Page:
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External links


de:Gabapentin es:Gabapentina eu:Gabapentina fa:گاباپنتین fr:Gabapentine it:Gabapentin nl:Gabapentine ja:ガバペンチン pl:Gabapentyna pt:Gabapentina ru:Габапентин sv:Gabapentin

  1. BNF (March 2003) 45
  2. 2.0 2.1 Lua error in package.lua at line 80: module 'Module:Citation/CS1/Suggestions' not found.
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  4. Davies et al. Functional biology of the alpha(2)delta subunits of voltage-gated calcium channels.Trends Pharmacol Sci. 2007 May;28(5):220-8.
  5. Rev Neurol (Paris). 1997;153 Suppl 1:S39-45.
  6. Pfizer: Product Monograph NeurontinPDF (251 KB) Retrieved 14 August 2006
  7. PROMETA Demonstrates Statisitcally Significant Reduction in Methamphetamine Cravings in Randomized Double-Blind Placebo Controlled Study
  8. Add-on gabapentin in the treatment of opiate withdrawal
  9. Gabapentin-Assisted Benzodiazepine Withdrawal In A Multidrug Dependent Patient
  10. Lua error in package.lua at line 80: module 'Module:Citation/CS1/Suggestions' not found.
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  13. 13.0 13.1 13.2 Mack, Alicia (2003). "Examination of the evidence for off-label use of gabapentin" (PDF). Journal of Managed Care Pharmacy. 9 (6): 559–68. PMID 14664664. Retrieved 2006-08-14. 
  14. Gabapentin: pharmacology and its use in pain management; Rose, M., Kam, P.
  15. Randomised controlled trial of gabapentin in Complex Regional Pain Syndrome type 1, Anton C van de Vusse , Suzanne GM Stomp-van den Berg , Alfons HF Kessels and Wim EJ Weber.
  16. Scheinfeld N. The role of gabapentin in treating diseases with cutaneous manifestations. Int J Dermatol. 2003;42:491-5. "PMID 12786883"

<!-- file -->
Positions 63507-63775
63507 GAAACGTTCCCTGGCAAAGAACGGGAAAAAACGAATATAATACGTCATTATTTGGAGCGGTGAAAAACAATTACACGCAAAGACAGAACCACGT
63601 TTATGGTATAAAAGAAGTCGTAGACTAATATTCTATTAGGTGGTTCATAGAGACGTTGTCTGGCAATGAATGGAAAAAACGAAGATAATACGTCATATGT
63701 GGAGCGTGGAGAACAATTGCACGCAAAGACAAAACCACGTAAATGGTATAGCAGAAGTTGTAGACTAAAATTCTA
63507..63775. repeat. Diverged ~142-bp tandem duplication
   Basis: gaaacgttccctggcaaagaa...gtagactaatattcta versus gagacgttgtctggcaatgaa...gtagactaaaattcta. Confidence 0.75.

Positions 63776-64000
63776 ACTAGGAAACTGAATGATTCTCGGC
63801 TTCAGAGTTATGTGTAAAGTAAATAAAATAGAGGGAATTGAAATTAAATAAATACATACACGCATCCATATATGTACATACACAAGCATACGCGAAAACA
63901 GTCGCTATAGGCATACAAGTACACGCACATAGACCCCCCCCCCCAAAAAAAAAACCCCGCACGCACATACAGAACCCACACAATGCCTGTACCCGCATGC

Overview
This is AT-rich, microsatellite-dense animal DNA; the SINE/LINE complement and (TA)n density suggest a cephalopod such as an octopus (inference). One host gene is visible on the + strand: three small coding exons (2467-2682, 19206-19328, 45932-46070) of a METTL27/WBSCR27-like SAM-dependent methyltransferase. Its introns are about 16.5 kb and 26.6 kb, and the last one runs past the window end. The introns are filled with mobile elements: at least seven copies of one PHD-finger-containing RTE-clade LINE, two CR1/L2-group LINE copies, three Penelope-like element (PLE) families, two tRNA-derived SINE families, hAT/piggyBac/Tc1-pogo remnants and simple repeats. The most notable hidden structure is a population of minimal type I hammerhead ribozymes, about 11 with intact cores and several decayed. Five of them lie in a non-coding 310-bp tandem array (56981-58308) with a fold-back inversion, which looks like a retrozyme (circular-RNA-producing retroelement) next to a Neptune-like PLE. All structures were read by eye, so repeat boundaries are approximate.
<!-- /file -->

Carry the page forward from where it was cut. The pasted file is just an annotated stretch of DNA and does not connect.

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  25. Lua error in package.lua at line 80: module 'Module:Citation/CS1/Suggestions' not found.
  26. Reporting and other biases in studies of Neurontin for migraine, psychiatric/bipolar disorders, nociceptive pain, and neuropathic pain [1]PDF (251 KB) Retrieved 28 March 2009
  27. Lua error in package.lua at line 80: module 'Module:Citation/CS1/Suggestions' not found.
  28. "Huge penalty in drug fraud, Pfizer settles felony case in Neurontin off-label promotion". San Francisco Chronicle. 2004-05-14. p. C-1. 
  29. Jane E. Henney, MD (15 August 2006). "Editorial: Safeguarding Patient Welfare: Who's In Charge?". Annals of Internal Medicine. 145 (4): 305–307. PMID 16908923. Retrieved 2006-08-14. 
  30. Baron v. Pfizer, Inc., 2007 N.Y. Slip Op. 05813 (App. N.Y., July 5, 2007)
  31. Drug Industry Document Archive
  32. Narrative Review: The Promotion of Gabapentin: An Analysis of Internal Industry Documents - Steinman et al. 145 (4): 284 - Annals of Internal Medicine
  33. Lua error in package.lua at line 80: module 'Module:Citation/CS1/Suggestions' not found.
  34. Lua error in package.lua at line 80: module 'Module:Citation/CS1/Suggestions' not found. Note that an updated labeling has been approved, but is not available online as of November 2006
  35. Maria C Lasso-de-la-Vega Pharm.D, MC; Zapater, P; Such, J; Pérez-Mateo, M; Horga, JF (2001). "Gabapentin-associated hepatotoxicity" (Abstract). Am J Gastroenterol. 96 (12): 3460–3462. doi:10.1111/j.1572-0241.2001.05357.x. PMID 11774985. Retrieved 2007-02-14. 
  36. Ayhan DOGUKAN, A; Aygen, B; Berilgen, MS; Dag, S; Bektas, S; Gunal, AI (2006). "Gabapentin-induced coma in a patient with renal failure" (Abstract). Hemodialysis International. 10 (2): 168–169. doi:10.1111/j.1542-4758.2006.00089.x. PMID 16623669. Retrieved 2007-02-14. 
  37. Bookwalter T, Gitlin M, T; Gitlin, M (2005). "Gabapentin-induced neurologic toxicities". Pharmacotherapy (Abstract). 25 (12): 1817–9. doi:10.1592/phco.2005.25.12.1817. PMID 16305301. 
  38. Gabapentin Official FDA information, side effects and uses
  39. R. Baselt, Disposition of Toxic Drugs and Chemicals in Man, 8th edition, Biomedical Publications, Foster City, CA, 2008, pp. 677-678.
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  41. {{cite web | url = | title = Suicidal Behavior and Ideation and Antiepileptic Drugs | publisher = FDA ]
  42. "Neurontin packaging insert" (pdf). FDA. 2009-05-01. Retrieved 2010-07-16. 
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  44. David F. McAuley, Pharm.D. How does pregabalin compare to gabapentin in the treatment of neuropathic pain? GlobalRPh Inc.